Thursday, August 02, 2007

Brooklyn's Cathedral that Never Was

Brooklyn is the ethnic heart of New York Catholicism, a borough whose inhabitants still remember that coming to America needn't mean converting to the comforting blandness of beige Catholicism. A view across the East River shows a low cityscape still dotted with German steeples and Polish domes. With a few notable exceptions, (A San Rocco statue covered in dollar bills followed by a truck filled with small Chinese girls dressed as angels, for instance), all things weird and wonderful in the world of the popularly pious ultimately go back to the Maronites, Italians and Hispanics of the outer boroughs.

While Manhattan may have St. Pat's and Our Saviour's, you won't find the dancing Giglio with its cast of priests and brass bands, or an advertisement for a visit of the Holy Robe of the Infant of Prague to some crusty, dusty church in Queens.

We often forget the borough of Brooklyn was once a whole separate city, and the last hundred years of rule from downtown Manhattan is somewhat of a novelty in the great scheme of things. Indeed, had Bishop Loughlin had his way, Brooklyn would be the home to a behemoth cathedral that would have easily rivalled St. Pat's in sheer bulk. The illustration above is of its facade--a somewhat clunky mid-century Victorian Gothic pile, not without a certain hefty charm.

Robert A.M. Stern writes in his equally hefty (1,164 pages) New York 1880:

Far and away, the most ambitious church project undertaken in Brooklyn was the Roman Catholic Cathedral of the Immaculate Conception, intended for the block bounded by Clermont, Greene, Vanderbilt, and Lafayette Avenues. A Pugin-inspired version of the Cathedral at Rouen, designed by Patrick C. Keely, it was to have been the second-largest cathedral in the country, exceeded only by New York's St. Patrick's [...], then under construction. [...] As described in 1871, the approach taken by Keely abounded in "clustered shafts, moulded bases, varied statuary, pinnacled and gabled canopies." The cathedral was to have built of blue granite. Two 98-foot-wide, 350-foot-high corner towers were to have marked the 160-foot-wide entrance facade facing Lafayette Avenue, beyond which the 354-foot-long church with its 98-foot-high, white granite nave soaring to a roof framed in oak. The project was extremely ambitious given that the archdiocese had only been in existence for eight years when the site was acquired in 1860, but Bishop John Loughlin was deeply committed to the idea of the cathedral as a beacon for Catholicism in Protestant Brooklyn, as were many laypeople, forty thousand of whom showed up for the laying of the cornerstone on June 21, 1868.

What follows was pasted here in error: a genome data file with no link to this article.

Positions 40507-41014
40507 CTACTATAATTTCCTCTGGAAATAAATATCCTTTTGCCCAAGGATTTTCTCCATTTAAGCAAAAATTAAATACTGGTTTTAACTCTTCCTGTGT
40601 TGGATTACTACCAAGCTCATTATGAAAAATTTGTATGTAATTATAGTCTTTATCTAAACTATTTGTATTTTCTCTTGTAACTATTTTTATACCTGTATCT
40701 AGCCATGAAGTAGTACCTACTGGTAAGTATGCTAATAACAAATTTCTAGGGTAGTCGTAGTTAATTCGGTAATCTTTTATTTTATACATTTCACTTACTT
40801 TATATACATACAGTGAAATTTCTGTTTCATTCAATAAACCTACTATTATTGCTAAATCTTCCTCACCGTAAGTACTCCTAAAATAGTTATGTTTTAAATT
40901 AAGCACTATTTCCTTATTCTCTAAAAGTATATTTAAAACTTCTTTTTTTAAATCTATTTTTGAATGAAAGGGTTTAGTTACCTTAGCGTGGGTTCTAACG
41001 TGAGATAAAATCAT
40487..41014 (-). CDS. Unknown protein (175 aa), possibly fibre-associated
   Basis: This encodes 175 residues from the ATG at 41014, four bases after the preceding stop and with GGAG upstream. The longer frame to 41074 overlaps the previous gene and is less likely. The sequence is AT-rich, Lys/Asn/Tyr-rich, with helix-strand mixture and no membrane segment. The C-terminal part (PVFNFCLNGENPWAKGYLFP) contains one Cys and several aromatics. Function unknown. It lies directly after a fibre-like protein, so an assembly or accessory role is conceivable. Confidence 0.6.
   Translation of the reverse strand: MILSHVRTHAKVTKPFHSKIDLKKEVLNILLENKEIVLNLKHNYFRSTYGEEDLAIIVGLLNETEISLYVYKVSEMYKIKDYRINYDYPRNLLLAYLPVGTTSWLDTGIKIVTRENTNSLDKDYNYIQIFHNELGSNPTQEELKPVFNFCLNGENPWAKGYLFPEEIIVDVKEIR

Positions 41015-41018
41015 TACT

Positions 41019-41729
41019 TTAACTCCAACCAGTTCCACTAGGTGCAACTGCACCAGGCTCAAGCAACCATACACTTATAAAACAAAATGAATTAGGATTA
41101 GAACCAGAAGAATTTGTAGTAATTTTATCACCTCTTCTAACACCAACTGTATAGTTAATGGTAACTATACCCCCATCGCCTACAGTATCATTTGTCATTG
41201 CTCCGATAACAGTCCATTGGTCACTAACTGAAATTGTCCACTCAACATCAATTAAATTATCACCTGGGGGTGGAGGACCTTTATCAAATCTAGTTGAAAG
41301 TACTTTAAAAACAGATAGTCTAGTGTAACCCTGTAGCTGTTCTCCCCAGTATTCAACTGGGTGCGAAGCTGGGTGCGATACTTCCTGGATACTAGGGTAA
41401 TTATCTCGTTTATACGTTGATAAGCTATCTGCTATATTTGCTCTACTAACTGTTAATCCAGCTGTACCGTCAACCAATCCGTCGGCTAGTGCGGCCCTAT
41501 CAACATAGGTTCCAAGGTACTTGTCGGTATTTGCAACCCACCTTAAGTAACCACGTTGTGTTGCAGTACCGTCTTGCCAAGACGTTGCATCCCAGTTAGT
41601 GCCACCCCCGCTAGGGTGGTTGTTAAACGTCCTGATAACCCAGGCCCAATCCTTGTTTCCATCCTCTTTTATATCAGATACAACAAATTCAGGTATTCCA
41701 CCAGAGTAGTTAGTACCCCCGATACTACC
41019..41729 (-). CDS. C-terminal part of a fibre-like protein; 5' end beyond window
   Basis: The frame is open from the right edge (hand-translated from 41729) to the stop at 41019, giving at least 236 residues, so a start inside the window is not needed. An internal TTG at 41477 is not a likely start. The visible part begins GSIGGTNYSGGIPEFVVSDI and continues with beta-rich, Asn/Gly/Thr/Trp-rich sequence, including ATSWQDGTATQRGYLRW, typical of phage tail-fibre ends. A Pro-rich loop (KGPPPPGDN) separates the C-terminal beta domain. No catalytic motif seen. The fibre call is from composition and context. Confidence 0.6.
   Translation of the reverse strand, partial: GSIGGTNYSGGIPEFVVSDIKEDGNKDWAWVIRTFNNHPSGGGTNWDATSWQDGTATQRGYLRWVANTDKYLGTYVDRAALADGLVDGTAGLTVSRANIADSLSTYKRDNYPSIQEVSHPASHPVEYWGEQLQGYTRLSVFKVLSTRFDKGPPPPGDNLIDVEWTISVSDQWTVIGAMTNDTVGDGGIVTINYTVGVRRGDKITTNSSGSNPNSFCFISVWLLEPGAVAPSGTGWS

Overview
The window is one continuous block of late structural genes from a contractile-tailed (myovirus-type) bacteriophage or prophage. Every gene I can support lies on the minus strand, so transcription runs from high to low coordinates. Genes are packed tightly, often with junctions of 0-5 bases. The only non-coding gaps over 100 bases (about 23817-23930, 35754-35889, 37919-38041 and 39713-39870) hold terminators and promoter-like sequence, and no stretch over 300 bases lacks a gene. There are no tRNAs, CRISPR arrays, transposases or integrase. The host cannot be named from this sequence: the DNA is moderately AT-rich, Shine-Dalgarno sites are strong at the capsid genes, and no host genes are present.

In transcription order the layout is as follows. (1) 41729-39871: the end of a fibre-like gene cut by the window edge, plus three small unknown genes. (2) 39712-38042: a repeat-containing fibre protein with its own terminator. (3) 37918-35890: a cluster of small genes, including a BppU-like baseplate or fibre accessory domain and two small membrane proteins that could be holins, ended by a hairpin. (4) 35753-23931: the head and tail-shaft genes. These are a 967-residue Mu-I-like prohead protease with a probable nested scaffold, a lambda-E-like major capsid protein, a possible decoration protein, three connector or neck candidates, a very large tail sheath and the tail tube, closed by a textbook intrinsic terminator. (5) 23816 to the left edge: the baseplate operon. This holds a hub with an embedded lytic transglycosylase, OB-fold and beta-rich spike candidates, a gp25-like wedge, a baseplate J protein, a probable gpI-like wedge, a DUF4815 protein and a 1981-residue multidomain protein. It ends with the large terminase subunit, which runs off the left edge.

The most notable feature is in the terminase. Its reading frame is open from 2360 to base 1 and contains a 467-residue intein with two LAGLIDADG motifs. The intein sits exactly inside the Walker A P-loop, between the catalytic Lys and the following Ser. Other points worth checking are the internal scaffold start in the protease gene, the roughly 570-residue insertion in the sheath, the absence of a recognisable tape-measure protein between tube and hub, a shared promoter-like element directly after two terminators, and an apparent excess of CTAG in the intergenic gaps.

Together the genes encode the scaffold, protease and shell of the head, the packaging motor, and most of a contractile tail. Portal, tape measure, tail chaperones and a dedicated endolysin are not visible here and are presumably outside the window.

Money soon ran low, and the walls had only creeped up a paltry ten feet before construction was halted. Only one of the church's six chapels, St. John, was completed. The walls and chapel remained until 1931, when they were bulldozed to build a high school named in honor of the late bishop.

One of Loughlin's successors, incidentally, approached Westminster Cathedral designer John Francis Bentley (Keely having died) to figure out what to do with the Cathedral's foundations and stubby walls. Bentley himself visited Brooklyn and began drawings, but the British architect died before Bishop McDonnell could visit London to see the architect's work. The project was shelved, and now the only thing that remains on the site is the former Bishop's residence, now the chancery, which that pompous doorstop The AIA Guide to New York City--at least the 1978 edition--describes as "an orphan asylum for a Charlotte Bronte novel."

More recent articles:

For more articles, see the NLM archives: